An average middle class family has to bend rules and give-up on its ideologies to achieve a very simple goal. And there is always the generation gap to deal with. That’s serious stuff. The name of the movie is hilarious. The posters and the one promotional song that I had seen made it look like a slapstick comedy. Hardly…it is not even borderline-comedy! Not surprising, considering the movie is produced by an advertising agency. They really cannot exist without misleading marketing!
Overall, the movie is a quite dull. There is something right about the execution, though. It is admirable that Dibakar Banerjee kept the characters simple and carefully avoided the glitter and glamour, the song and dance. Some parts are handled pretty well. For example, the way a dream is used to show a facet of a character; the way different characters react to an announcement that a member of their family is going to the US; the way props are used to intimidate characters; the way IIT-Delhi T-shirts are used instead of GAP. But then, ordinary characters that you can identify with…get boring! It lacks the intensity, the crispness, needed to make a movie out of the subject.
The plot does not help too much either, nothing exciting happens through the movie. If the story had a couple twists, it could have kept the interest alive. Thankfully, the songs that play in the background, help break the monotony. Watch out for some good performances though. Anupam Kher makes your heart go out for Mr. Khosla. I especially liked Navin Nischol’s role and the way he has played it. Parveen Dabbas, Tara Sharma, and Ranvir Shorey show how they are learning with experience.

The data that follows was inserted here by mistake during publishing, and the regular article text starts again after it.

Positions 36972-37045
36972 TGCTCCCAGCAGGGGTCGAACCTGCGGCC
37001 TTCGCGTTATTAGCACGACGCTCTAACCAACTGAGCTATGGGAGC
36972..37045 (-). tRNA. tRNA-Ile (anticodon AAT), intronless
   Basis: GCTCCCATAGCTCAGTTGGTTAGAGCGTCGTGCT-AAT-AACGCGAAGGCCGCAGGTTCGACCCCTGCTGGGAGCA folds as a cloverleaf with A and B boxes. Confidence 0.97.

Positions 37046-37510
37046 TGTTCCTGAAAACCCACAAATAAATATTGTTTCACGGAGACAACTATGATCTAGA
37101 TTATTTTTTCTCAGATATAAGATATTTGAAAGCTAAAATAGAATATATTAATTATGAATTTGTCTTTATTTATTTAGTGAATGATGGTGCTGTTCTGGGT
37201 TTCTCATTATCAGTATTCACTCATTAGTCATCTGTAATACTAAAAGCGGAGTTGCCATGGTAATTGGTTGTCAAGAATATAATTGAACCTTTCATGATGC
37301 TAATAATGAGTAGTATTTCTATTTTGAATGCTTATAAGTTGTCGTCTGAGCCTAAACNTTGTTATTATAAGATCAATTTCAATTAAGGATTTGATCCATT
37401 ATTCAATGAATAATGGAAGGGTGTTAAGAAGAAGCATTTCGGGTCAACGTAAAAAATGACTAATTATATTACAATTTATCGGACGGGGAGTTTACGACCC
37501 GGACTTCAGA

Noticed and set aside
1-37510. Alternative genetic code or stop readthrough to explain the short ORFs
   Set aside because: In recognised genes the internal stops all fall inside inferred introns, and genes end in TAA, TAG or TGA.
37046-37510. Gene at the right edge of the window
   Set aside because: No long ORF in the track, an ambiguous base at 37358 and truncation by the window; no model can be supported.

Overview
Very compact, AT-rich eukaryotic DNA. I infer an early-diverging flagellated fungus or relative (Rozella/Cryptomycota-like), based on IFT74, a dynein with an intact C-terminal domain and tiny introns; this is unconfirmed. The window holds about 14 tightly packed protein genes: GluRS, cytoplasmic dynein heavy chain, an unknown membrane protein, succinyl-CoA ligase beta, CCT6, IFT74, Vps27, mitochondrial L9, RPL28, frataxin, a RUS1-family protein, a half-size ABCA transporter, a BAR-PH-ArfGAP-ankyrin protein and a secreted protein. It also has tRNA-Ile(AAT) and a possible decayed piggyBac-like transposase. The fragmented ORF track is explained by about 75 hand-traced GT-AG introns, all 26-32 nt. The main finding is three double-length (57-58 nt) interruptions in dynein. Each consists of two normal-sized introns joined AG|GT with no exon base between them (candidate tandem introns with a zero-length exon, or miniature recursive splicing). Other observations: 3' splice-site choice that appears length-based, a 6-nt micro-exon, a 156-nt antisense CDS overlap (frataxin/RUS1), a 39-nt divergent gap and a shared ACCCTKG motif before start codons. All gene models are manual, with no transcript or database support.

Boman Irani plays a creepy property dealer. Now, the way this character is presented is irritating. For one, it is the character inconsistency. In the first half he had this street-smart personality and in the second half the simplest person pulled wool over his eyes. Then there is the acting itself. Boman Irani does this thing with his left nostril and smirks, to make him look his character. It worked for the first minute of screen time, but that’s how his nostril and half-lip stayed through the movie. In his opening shot, he has this cool lighting on the lower half of his face and bottom-up camera angle that makes him look sinister. But then the same effect is used on other characters and it loses its significance.
While we are on photography, the wide angle is over-used. Also, it is annoying when the expressions of a character change between the close-up shot and a zoom-out in the same shot but from a different angle. Maybe, it is all deliberate and had a purpose in the larger scheme of things. But if while watching the movie, I have time to think about what the cameraman is doing, then, either the cameraman is not doing his job right or the director.
- meeta, a part of the audience
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This page has additional observations, other than the ones noted in the main review.